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Cooking tips from the professionals


Talented chefs who have elevated the simple act of consuming a

meal into a fine dining event are often granted star status.

Are they blessed with some coveted genetic material? Are they


creative geniuses who use the dinner plate as a canvas? Or are they

people like you and me who have spent most of their lives perfecting

techniques, learning from others and just loving the cooking



In the case of Laurent Brazier, chef/owner of Picayo restaurant in

Laguna Beach, the answer is “all of the above.” The son of a Parisian

restaurateur and chef, Laurent probably took his first steps in a

crowded kitchen, where he worked along with the rest of his family

every summer.

After completing a rigorous two-year program at chef school, he

went on to perfect his craft at some of the most famous restaurants

in the City of Light -- Le Tour d’Argent and The Four Seasons.


After traveling around and working in restaurants in countries

bordering the Mediterranean, Laurent eventually ended up in Orange

County, where he dazzled diners at LeMeridian in Newport Beach and

the Marbella Country Club before teaming up with David Rubin. They

opened the original Picayo in Laguna Beach, which has grown into its

new location in Boat Canyon.

“Cuisine of the Sun” best describes Laurent’s French Mediterranean

culinary creations, which incorporate simple and complex elements


from France, Morocco, Spain and Greece, using only fresh ingredients

and spices like curry, saffron, green peppercorns and paprika.

Though he spends most of his time in the restaurant , Laurent

enjoys sharing his talents with others, often teaching at Laguna

Culinary Arts.

“I love to teach because there’s no pressure like the kind in a

restaurant kitchen, and plenty of time to share my joy of cooking

with others,” he said.

When asked how he defined that joy, Laurent’s face lights up.

“It’s taking a simple ingredient, like a carrot, and turning it into

something fancy and richly flavored, like a soup or souffle.”

Laurent has noticed that most home cooks want to learn more about

proper seasoning and methods of making simple sauces. “Anyone can

learn a few simple techniques that can be used over and over with

many different ingredients,” he said.

When sauteing a piece of meat or fish, he advises cooks to season

well before adding to a very hot pan to sear, and resist the

temptation to move the meat or fish around, which lowers the

temperature. Laurent also warns against reducing sauces based on

canned stock for too long, as the stock usually has some added salt

that can overpower the finished product. Once you’ve mastered

techniques for proper sauteing, reducing and finishing, you can add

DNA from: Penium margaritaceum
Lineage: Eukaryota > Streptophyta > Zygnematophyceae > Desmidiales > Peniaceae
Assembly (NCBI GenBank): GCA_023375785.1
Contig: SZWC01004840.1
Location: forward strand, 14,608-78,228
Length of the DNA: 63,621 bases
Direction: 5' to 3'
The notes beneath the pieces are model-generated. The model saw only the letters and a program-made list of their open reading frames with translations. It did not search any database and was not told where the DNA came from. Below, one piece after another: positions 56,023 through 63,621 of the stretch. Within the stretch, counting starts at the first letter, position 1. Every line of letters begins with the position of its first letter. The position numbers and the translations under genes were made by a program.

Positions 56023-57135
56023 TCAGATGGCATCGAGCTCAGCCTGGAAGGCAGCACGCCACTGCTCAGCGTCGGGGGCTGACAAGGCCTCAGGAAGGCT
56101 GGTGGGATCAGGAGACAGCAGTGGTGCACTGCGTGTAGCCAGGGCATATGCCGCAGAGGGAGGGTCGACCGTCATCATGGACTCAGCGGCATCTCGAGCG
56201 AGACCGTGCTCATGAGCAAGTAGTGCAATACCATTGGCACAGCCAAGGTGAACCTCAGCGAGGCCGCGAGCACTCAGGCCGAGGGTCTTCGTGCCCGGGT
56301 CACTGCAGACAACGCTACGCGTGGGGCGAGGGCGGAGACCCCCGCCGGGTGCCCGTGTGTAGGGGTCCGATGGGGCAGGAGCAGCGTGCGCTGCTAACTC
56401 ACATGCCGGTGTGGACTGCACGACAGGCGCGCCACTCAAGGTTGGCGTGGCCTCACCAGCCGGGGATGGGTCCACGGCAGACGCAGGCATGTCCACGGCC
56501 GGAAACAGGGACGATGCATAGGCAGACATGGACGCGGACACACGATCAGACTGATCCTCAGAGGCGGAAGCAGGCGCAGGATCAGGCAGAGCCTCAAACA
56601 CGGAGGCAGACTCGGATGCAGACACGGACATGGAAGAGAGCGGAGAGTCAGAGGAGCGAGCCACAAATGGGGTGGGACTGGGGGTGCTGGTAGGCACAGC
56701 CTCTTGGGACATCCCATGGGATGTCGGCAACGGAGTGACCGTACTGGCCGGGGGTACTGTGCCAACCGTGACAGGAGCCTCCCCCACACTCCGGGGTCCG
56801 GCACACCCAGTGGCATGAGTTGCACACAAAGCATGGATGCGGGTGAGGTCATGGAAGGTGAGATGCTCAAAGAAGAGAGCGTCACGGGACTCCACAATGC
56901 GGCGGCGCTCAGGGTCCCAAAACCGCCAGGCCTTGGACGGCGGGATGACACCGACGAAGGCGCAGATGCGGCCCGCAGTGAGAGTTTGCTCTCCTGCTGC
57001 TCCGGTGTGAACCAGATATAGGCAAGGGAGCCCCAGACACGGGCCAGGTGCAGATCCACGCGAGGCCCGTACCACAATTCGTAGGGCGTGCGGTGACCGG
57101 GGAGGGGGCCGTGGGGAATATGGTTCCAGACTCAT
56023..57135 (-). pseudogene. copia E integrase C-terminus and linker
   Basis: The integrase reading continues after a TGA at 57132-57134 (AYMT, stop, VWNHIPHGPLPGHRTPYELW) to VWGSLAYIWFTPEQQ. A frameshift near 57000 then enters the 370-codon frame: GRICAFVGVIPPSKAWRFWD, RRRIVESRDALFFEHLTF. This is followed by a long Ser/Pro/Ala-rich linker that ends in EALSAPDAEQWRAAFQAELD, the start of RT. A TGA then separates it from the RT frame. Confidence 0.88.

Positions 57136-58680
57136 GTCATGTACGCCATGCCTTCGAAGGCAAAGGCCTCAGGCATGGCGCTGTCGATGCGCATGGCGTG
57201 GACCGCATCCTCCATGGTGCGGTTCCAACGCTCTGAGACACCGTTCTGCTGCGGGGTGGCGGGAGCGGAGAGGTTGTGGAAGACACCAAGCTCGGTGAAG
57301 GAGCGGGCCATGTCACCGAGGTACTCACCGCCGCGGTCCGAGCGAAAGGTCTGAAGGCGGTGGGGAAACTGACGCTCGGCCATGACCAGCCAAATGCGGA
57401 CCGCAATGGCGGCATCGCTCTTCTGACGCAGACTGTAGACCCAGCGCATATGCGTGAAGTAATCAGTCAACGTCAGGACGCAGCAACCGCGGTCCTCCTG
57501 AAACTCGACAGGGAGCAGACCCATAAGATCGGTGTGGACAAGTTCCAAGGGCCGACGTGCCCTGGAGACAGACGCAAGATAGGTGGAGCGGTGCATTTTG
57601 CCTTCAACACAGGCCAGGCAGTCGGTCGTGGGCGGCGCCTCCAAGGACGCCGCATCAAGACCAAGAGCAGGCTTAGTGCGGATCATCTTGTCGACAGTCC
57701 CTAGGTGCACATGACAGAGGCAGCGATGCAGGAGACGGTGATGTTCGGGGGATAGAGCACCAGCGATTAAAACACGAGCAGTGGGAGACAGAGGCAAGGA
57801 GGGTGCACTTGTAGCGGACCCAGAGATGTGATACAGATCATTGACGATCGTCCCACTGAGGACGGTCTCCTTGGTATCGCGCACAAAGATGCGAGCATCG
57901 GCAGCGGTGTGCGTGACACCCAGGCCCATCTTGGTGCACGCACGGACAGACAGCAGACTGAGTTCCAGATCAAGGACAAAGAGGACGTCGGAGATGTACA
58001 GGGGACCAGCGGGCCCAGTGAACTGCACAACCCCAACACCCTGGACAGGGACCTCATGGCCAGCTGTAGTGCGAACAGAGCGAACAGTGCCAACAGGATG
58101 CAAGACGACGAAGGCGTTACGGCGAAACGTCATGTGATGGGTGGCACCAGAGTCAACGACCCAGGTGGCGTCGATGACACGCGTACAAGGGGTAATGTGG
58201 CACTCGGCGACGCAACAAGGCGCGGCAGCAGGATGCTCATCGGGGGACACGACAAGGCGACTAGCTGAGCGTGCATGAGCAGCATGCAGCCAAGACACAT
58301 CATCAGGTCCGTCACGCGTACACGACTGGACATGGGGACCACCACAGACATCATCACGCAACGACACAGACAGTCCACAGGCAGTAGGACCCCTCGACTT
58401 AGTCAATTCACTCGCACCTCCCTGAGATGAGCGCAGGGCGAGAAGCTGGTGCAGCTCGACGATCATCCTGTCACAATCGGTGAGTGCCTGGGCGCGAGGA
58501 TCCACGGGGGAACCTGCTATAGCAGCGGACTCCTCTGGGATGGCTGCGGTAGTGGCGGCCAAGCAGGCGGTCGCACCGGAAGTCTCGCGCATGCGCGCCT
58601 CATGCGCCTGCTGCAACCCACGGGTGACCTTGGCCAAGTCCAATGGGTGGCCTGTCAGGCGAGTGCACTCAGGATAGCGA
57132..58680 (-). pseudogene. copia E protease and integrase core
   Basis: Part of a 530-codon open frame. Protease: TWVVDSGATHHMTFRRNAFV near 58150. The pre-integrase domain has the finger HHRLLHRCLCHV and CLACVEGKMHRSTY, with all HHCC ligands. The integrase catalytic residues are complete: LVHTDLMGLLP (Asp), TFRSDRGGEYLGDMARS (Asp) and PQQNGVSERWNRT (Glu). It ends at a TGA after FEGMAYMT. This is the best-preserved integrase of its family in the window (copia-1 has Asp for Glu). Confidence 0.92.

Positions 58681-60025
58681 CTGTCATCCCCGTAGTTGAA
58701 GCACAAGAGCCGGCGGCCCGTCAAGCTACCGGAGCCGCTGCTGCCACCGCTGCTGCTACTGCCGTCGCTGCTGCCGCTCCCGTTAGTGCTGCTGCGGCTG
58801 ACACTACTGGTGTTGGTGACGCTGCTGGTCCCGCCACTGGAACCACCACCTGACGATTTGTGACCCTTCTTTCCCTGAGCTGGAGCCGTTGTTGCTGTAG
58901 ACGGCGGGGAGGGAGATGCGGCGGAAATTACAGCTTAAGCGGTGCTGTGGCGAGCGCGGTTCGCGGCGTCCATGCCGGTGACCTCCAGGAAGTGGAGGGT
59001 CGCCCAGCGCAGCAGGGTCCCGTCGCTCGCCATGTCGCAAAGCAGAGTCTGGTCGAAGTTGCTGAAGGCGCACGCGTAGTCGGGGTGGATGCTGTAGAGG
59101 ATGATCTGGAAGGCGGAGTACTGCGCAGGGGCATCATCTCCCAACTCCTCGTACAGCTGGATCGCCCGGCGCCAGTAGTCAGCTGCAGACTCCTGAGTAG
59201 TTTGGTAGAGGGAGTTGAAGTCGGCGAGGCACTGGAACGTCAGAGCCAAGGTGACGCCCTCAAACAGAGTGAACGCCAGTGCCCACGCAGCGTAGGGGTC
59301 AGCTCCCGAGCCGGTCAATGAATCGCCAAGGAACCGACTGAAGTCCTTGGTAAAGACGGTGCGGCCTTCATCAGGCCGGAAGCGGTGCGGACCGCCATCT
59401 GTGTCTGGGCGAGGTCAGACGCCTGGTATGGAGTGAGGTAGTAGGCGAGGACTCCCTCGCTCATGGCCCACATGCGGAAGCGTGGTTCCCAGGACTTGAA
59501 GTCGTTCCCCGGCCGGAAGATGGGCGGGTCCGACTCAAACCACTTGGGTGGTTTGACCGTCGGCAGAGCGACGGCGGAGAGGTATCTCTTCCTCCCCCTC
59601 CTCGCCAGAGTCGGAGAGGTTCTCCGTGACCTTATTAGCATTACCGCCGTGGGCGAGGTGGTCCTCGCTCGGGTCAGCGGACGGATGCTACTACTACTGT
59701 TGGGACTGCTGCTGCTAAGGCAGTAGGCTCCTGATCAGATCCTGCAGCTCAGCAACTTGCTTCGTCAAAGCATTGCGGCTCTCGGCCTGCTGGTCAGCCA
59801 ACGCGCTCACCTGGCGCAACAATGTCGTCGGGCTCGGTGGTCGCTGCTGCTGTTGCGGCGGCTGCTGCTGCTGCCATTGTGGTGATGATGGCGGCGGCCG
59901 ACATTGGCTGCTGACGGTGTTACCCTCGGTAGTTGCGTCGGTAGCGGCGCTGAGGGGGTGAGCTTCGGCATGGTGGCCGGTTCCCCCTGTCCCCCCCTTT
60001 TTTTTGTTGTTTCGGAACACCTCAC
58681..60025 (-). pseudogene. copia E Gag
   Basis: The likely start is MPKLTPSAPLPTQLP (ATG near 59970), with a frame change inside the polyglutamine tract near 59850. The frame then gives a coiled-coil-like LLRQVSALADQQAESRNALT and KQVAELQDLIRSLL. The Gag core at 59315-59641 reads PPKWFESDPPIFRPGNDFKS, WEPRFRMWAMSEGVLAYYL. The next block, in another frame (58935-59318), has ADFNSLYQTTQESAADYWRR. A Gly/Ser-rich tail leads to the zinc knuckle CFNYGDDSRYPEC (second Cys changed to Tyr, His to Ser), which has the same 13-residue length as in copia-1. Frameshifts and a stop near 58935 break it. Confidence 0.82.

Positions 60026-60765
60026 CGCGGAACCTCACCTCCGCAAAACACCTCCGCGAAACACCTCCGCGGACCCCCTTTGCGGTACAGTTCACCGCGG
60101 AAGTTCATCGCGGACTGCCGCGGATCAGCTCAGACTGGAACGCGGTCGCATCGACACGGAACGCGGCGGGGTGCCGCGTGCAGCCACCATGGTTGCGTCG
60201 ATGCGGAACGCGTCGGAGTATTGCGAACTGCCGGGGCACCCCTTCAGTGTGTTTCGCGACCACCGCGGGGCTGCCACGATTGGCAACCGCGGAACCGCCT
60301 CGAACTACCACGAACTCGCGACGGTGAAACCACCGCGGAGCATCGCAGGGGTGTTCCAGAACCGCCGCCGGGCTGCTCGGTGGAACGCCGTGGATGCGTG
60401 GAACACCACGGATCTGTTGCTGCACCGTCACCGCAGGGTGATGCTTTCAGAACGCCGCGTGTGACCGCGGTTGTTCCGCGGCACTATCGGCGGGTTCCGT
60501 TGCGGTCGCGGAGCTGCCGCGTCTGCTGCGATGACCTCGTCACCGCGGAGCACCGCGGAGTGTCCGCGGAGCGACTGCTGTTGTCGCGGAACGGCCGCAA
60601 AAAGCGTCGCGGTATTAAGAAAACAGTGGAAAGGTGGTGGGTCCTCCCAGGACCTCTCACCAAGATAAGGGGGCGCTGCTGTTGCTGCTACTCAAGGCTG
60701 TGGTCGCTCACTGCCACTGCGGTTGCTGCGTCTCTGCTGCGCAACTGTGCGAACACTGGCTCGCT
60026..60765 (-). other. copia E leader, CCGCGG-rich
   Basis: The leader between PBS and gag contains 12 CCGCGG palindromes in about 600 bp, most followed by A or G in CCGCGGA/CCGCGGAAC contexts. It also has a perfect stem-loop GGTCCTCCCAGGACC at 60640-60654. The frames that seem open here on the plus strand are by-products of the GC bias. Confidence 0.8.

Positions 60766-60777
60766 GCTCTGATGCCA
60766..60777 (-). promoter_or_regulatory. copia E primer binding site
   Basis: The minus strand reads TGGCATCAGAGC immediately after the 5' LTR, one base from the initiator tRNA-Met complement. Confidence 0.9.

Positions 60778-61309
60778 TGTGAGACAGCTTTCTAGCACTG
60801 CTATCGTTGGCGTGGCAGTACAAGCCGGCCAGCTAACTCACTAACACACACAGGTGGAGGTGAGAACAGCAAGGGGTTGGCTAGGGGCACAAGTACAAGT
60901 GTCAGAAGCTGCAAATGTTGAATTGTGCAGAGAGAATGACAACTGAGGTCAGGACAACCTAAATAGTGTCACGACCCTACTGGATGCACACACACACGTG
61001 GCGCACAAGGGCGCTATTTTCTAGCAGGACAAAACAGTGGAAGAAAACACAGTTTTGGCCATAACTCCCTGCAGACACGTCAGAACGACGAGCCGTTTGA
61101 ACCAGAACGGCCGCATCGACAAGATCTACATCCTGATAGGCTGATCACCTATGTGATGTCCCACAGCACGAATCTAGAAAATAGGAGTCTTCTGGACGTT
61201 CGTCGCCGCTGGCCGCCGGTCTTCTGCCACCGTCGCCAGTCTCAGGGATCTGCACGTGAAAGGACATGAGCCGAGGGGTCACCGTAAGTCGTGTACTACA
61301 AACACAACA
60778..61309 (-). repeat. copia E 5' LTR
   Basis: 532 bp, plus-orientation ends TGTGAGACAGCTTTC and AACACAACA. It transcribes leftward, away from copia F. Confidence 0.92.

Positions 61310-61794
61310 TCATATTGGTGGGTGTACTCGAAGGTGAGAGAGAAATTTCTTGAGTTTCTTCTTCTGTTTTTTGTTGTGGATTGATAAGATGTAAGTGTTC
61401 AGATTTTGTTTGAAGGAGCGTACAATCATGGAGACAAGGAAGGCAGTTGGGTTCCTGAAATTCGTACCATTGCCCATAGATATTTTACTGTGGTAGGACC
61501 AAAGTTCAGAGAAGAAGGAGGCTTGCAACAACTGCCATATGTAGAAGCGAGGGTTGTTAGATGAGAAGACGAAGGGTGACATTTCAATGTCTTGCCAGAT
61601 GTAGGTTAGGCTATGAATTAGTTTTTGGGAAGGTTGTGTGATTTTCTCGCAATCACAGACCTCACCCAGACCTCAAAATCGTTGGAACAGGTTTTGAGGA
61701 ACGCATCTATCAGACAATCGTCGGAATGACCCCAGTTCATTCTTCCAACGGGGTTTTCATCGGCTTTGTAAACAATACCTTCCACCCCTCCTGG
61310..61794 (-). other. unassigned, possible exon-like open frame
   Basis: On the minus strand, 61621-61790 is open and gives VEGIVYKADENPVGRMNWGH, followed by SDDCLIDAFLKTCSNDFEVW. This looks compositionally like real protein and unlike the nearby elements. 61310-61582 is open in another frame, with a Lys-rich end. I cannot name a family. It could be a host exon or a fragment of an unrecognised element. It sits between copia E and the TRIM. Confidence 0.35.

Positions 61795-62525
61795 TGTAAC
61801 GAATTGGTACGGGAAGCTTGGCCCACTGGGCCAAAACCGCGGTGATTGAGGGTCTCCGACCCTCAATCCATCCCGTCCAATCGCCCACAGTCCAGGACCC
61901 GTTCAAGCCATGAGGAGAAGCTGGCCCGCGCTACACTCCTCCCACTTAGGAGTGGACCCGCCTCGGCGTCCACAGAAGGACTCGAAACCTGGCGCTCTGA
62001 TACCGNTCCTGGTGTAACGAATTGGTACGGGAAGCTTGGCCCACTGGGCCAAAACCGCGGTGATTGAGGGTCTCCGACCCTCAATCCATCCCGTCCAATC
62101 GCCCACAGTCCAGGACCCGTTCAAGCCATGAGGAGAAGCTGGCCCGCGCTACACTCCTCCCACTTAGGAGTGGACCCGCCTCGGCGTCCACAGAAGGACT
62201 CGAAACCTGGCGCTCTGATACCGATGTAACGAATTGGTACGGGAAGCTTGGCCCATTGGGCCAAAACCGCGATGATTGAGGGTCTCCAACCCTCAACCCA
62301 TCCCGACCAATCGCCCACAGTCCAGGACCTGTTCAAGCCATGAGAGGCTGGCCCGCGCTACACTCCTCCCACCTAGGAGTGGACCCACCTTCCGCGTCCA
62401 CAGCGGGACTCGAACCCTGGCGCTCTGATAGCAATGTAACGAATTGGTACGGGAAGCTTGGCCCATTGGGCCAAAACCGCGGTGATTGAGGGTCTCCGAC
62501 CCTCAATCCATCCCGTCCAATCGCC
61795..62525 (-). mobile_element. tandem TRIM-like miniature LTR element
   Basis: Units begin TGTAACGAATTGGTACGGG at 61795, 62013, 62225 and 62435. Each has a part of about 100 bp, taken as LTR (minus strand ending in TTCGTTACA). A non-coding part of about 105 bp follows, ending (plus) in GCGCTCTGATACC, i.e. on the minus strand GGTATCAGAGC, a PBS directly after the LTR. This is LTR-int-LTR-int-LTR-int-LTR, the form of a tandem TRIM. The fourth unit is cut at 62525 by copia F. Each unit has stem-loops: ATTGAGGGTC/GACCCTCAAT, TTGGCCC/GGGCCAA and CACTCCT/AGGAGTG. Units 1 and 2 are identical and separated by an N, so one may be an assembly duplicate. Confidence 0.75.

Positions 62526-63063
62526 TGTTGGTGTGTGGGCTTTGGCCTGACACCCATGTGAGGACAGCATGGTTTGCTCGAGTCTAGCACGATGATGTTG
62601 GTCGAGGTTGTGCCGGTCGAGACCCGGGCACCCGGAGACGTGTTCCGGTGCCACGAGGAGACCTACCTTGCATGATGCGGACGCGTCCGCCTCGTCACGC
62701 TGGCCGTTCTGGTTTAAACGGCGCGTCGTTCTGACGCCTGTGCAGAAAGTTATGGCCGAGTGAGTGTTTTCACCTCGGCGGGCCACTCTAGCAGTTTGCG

many sauces to your repertoire and “knock the socks off” those at

your table.

Taking a cooking class may be the best way to learn some of these

techniques, but another option is Laurent’s favorite cookbook, “The

Professional Chef” by the Culinary Institute of America. As a

teaching tool, he likes this hefty tome because it illustrates the

individual steps that make up the necessary techniques.

Laurent often entertains at home with many of the dishes he’s

created for the restaurant. When dining alone, his meal of choice is

something simple from the grill, usually fish.

Like all accomplished chefs, he visits other restaurants to enjoy

food he doesn’t usually prepare himself, such as sushi. Eating at

other restaurants and dining at friends’ homes are also sources of


“Sometimes I get ideas when walking around the supermarket and

notice some ingredient I haven’t used for awhile,” he said. “I also

like to eat at other people’s tables and figure out ways to create

the same flavors in different ways.” The following recipe is from

Laurentuseds kitchen.

Mussel Saffron Soup -- serves 4

Ingredients: 2 pounds black mussels, 2 shallots, chopped, 1/2

bottle white wine, 1 bay leaf and fresh thyme

2 tablespoons each -- diced carrot, celery, fennel, mushrooms, 1

pinch saffron, 1 teaspoon chopped garlic, 2 ounces olive oil, 4

ounces heavy cream

Wash mussels and place in large pan with shallots, wine, bay leaf

and thyme. Cover and bring to boil until mussels cook and open.

Remove bay leaf and thyme and remove mussels from shells and set

aside. Keep mussel juice and wine in the pan.

Cook diced vegetables in olive oil in a saute pan. Add cooked

vegetables to the mussel juice and wine, then add mussels, saffron,

garlic and cream. Cook for 10 to 15 minutes. Remove about one-third

of the liquid, mussels and vegetables and puree in a blender. Return

to soup and check seasoning. Garnish with chives if desired.

* LILLIAN REITER is a Laguna Beach resident. She is currently

co-authoring a cookbook. She can be reached at or P.O. Box 248, Laguna Beach, CA 92652, or

via fax at 494-8979.